Finally, an answer
Microsoft's insertion of of Windows 10 in the lifecycle support fact sheet -- and more importantly, the usual promise to support the OS for a decade -- closes the company's mysterious use of supported lifetime of the device whenever it described the policy for Windows 10 or was asked to clarify its meaning, which it repeatedly declined to do.
The phrase first popped up in January, when Microsoft announced an unprecedented free upgrade offer to Windows 10 from several SKUs of Windows 7 and 8.1. "Once a device is upgraded to Windows 10, we will be keeping it current for the supported lifetime of the device," said Terry Myerson, then the head of the Windows group,.
Myerson used the same phrase in a blog post last month when he revealed the OS's July 29 release date. "And Windows 10 provides the most secure platform ever, including Windows Defender for free anti-malware protection, and being the only platform with a commitment to deliver free ongoing security updates for the supported lifetime of the device."
In late June, Microsoft described a support timeline in a presentation aimed at Wall Street, saying there that Windows revenue would be deferred "over the estimated period the software upgrades are expected to be provided by estimated device life, which can range from two to four years."
A Microsoft spokesman confirmed the two-to-four-year stretch, saying in an email exchange last week that, "The upgrades will be for [the] life of device, which we estimate to be 2 to 4 years."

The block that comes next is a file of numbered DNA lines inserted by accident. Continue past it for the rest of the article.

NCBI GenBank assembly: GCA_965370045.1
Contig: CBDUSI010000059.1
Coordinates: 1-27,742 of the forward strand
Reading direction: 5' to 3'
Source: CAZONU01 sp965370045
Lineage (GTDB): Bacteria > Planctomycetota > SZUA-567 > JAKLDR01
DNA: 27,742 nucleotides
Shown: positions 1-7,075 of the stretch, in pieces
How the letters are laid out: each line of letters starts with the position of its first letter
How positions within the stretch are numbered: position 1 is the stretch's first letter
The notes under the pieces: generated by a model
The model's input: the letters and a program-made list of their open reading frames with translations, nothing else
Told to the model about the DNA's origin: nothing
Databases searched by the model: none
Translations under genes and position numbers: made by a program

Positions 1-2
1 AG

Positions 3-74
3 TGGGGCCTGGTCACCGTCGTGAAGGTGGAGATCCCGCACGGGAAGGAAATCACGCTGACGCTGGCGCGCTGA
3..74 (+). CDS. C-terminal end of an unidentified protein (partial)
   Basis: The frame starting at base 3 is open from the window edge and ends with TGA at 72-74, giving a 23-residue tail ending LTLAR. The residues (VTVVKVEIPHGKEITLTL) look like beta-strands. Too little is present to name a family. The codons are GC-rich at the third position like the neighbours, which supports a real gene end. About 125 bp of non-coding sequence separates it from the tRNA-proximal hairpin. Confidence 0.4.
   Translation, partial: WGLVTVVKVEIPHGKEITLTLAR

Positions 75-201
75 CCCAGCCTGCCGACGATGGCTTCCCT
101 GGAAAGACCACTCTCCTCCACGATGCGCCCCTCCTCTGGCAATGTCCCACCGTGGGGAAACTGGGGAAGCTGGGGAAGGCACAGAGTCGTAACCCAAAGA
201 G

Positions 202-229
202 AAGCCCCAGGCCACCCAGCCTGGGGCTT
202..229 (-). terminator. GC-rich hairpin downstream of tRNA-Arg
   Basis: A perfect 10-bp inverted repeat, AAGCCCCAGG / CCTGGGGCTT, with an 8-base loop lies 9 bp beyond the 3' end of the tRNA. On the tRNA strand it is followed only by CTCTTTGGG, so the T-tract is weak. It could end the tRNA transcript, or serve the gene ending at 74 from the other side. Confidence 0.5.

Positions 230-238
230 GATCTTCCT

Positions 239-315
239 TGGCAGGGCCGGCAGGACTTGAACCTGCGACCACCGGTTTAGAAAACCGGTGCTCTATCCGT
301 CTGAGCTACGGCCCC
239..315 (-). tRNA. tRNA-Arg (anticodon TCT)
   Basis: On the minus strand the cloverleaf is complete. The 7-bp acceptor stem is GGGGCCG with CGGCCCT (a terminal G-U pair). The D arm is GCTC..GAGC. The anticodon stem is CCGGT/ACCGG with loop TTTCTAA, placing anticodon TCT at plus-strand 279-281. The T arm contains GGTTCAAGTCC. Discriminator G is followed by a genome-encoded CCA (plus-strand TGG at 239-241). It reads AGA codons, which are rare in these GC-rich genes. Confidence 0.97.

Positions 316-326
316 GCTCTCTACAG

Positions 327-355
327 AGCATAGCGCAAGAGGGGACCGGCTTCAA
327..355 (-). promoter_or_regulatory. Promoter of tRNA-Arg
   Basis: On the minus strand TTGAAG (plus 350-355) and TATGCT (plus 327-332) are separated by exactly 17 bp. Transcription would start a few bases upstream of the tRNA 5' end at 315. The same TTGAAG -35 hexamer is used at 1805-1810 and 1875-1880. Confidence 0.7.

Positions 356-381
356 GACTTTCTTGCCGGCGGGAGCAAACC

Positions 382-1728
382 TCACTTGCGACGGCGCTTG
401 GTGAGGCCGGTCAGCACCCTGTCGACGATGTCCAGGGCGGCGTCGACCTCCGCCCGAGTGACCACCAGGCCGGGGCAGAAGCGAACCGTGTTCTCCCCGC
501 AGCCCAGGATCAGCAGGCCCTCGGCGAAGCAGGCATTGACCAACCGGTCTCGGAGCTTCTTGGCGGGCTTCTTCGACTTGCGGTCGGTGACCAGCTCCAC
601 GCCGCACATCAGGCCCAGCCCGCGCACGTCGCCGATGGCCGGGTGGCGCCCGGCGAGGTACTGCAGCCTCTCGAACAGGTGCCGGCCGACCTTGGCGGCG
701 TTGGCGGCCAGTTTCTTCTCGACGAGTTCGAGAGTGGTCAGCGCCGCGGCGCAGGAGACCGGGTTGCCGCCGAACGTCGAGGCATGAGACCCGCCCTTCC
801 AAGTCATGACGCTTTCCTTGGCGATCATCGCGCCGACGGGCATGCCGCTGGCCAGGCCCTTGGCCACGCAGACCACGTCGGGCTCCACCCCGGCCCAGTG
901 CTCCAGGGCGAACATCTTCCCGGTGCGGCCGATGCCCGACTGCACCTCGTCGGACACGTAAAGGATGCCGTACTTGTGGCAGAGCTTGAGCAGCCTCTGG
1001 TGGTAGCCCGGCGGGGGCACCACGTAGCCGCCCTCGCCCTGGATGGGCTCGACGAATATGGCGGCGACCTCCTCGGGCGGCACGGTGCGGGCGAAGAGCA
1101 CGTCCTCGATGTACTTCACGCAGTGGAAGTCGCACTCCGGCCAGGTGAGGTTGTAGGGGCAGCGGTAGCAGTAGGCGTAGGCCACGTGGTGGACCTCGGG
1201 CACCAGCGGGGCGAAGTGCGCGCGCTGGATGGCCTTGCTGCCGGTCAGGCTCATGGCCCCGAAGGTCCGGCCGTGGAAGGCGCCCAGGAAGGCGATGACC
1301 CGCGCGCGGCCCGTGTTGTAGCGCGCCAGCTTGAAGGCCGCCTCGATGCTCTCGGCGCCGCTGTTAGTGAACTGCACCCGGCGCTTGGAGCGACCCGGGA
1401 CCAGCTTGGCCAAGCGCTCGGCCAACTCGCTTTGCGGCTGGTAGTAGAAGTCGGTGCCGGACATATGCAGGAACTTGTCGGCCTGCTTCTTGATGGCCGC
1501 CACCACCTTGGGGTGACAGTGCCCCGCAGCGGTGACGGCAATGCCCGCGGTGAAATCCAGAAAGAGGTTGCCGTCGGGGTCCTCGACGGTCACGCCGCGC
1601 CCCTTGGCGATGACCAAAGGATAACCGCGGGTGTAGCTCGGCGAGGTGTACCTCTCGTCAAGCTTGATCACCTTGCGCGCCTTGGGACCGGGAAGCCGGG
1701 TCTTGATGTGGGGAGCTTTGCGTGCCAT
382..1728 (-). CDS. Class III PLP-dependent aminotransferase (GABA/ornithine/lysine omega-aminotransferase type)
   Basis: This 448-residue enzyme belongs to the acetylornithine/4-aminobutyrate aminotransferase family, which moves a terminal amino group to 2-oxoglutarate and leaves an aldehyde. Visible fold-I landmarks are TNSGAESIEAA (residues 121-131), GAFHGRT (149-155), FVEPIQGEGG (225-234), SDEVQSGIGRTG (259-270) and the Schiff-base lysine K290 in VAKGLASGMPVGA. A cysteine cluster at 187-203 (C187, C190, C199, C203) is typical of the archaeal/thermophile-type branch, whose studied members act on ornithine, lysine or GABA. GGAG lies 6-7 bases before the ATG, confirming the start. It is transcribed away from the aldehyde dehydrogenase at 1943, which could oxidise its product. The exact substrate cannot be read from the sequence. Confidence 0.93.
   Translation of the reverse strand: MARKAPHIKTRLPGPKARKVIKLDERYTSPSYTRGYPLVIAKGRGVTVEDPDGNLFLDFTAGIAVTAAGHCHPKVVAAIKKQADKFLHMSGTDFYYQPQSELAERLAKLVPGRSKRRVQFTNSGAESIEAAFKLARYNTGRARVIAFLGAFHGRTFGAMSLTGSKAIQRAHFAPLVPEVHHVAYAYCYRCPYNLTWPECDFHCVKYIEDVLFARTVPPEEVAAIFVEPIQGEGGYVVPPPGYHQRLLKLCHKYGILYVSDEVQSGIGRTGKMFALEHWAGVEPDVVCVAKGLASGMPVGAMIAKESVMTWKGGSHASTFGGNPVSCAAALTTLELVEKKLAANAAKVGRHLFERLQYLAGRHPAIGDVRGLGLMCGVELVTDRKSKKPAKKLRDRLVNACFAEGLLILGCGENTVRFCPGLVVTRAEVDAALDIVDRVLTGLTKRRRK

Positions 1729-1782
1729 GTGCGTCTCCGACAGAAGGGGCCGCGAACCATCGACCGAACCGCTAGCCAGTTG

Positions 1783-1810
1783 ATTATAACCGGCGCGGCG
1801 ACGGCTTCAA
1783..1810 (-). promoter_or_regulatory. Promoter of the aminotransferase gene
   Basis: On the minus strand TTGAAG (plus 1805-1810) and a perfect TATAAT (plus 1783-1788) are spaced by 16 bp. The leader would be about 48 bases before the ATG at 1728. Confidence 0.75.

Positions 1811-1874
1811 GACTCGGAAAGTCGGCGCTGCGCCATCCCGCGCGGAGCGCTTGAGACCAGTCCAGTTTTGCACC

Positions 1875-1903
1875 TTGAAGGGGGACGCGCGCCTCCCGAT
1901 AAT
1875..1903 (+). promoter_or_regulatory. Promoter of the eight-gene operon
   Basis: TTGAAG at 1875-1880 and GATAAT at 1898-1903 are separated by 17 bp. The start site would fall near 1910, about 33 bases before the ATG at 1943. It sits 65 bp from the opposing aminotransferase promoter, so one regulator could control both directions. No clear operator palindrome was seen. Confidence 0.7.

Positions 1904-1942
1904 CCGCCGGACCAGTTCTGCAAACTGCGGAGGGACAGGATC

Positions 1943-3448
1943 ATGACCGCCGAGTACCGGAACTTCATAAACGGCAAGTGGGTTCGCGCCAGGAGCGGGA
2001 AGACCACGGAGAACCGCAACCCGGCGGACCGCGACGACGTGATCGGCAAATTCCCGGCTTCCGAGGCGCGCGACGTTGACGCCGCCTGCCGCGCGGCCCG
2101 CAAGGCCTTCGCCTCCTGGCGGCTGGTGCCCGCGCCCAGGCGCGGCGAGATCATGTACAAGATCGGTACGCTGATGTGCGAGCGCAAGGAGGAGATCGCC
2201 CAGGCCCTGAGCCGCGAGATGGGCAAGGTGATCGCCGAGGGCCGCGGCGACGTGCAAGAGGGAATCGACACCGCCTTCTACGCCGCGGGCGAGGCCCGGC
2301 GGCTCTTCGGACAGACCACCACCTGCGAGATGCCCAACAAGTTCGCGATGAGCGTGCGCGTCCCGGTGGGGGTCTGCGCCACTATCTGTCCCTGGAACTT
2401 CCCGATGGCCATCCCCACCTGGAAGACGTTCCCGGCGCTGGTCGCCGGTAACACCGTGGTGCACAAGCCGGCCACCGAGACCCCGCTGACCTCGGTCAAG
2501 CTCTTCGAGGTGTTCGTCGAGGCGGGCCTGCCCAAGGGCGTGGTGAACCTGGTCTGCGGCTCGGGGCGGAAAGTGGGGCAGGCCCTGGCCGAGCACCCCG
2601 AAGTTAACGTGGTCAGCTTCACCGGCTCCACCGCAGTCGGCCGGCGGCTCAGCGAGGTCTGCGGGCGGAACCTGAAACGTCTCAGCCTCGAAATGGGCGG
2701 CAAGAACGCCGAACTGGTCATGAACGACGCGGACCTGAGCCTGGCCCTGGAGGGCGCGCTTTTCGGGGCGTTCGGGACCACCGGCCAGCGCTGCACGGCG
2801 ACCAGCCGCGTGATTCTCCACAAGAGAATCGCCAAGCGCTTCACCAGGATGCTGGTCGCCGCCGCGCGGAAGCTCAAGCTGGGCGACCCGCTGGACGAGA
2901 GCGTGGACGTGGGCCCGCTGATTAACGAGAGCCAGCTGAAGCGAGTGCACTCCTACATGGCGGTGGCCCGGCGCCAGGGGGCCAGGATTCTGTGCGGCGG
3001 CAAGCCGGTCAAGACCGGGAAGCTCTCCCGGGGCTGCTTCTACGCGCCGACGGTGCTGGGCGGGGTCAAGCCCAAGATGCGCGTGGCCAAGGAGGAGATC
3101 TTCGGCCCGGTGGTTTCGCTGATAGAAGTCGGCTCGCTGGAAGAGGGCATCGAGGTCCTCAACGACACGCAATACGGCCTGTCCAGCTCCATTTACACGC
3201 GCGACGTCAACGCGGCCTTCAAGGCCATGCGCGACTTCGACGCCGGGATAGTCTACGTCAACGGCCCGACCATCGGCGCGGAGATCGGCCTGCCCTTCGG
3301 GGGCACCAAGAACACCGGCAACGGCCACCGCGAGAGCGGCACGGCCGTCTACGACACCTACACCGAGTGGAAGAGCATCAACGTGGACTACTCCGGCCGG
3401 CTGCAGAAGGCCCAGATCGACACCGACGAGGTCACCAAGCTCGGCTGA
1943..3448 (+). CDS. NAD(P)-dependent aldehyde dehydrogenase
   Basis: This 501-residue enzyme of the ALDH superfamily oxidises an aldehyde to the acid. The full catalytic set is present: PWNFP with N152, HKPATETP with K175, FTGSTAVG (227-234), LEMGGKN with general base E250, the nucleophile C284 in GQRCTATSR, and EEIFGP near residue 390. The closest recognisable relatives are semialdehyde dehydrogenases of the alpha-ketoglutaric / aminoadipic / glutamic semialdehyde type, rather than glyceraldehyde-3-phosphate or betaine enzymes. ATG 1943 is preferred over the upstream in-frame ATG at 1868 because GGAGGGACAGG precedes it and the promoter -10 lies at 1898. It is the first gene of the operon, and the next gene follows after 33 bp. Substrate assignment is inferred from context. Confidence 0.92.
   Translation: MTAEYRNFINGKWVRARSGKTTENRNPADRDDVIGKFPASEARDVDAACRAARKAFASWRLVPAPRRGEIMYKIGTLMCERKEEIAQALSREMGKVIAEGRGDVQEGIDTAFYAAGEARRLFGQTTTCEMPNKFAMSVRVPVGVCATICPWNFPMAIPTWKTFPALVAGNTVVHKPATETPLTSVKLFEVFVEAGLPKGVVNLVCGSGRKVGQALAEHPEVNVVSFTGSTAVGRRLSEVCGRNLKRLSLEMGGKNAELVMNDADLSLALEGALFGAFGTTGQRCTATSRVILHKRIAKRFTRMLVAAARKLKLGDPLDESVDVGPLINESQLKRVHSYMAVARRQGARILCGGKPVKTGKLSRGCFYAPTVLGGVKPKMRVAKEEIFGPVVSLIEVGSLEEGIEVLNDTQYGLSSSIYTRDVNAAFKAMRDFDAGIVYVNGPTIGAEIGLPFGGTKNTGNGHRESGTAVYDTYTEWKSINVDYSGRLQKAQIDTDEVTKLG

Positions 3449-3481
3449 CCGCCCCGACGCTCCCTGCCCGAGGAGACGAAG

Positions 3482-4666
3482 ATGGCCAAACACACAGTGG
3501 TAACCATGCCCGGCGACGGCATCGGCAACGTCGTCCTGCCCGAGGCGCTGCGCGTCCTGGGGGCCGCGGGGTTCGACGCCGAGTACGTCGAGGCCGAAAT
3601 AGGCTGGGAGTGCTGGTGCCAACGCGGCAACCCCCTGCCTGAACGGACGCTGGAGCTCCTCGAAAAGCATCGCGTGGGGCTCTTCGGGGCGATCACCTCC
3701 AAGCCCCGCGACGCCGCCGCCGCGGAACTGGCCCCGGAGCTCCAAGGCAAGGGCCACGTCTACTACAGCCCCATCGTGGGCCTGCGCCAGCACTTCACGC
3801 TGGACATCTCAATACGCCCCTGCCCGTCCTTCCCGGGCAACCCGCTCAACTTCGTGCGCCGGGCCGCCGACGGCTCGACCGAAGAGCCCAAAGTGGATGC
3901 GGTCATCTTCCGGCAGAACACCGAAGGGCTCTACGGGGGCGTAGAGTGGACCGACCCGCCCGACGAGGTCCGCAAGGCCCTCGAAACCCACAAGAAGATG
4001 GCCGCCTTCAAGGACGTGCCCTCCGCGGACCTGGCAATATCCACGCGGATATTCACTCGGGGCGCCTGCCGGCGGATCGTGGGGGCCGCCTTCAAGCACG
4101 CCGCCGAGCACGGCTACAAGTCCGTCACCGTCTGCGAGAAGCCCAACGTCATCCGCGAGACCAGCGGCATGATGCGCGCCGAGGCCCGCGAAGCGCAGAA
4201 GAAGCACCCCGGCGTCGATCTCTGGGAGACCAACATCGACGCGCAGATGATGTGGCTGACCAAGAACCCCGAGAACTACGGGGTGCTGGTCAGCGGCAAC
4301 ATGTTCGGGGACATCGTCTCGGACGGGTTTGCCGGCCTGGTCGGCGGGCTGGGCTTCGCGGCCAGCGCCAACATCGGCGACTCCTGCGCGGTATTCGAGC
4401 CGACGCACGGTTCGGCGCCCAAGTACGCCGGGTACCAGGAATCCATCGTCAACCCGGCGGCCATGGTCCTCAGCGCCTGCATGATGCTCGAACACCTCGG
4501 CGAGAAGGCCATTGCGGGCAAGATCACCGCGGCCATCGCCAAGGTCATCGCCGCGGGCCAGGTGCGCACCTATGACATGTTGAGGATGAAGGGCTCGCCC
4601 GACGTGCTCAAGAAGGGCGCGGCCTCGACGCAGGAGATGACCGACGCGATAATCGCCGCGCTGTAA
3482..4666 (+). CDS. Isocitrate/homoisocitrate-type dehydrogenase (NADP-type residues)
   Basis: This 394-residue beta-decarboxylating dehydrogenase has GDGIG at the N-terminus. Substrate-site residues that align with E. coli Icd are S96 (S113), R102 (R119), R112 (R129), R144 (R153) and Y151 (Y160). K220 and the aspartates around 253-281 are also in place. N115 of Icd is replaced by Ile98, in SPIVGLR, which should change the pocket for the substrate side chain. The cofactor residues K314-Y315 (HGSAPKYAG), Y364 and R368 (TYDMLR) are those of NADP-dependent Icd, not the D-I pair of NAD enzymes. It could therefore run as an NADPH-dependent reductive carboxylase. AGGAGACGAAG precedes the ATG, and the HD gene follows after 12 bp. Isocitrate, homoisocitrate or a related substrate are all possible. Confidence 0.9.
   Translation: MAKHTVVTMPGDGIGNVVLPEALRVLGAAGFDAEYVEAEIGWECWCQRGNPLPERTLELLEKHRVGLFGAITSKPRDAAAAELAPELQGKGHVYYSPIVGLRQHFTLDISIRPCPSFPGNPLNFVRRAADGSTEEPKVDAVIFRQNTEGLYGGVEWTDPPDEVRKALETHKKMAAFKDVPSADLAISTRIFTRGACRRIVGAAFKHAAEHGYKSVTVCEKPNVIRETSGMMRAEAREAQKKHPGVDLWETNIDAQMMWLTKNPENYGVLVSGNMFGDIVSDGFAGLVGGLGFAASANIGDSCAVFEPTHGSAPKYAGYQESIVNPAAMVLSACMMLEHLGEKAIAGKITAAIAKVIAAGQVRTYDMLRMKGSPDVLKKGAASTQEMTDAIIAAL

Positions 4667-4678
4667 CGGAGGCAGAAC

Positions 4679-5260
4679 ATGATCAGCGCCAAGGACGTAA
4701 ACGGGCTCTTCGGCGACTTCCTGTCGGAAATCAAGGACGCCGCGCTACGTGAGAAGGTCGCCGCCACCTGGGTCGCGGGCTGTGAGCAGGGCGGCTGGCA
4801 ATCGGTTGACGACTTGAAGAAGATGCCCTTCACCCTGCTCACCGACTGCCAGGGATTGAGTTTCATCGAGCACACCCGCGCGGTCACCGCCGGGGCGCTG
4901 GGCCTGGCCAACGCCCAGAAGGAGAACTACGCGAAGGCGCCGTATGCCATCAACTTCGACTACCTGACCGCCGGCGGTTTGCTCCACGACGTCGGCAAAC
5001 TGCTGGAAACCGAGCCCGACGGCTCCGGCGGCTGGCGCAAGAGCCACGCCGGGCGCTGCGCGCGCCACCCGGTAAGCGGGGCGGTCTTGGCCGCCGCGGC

However, Microsoft today put that to rest with its pledge to support Windows for 10 years or as long as the hardware handles the operating, whichever comes first.
But there are caveats
"The OS that ships on July 29 will continue to be supported for 10 years, with those caveats," said Steve Kleynhans, a Gartner analyst, in an interview, referring to the footnoted material on the lifecycle fact sheet. "Although obviously, at some point they will have to reset the clock to start another 10 years and mark some kind of stake in the ground. Whether that will be around LTSB [the Long-term Servicing Branch update track available solely to the Windows 10 Enterprise edition, which will get only security patches and critical bug fixes] or when the next 10 years will start, we don't have answers yet."
But to Kleynhans, it was evident that Microsoft would support Windows 10, particularly the business-grade SKUs of Windows 10 Enterprise and Windows 10 Pro, for the usual decade. "There was never any intent not to support Windows 10 Pro for 10 years," Kleynhans said.
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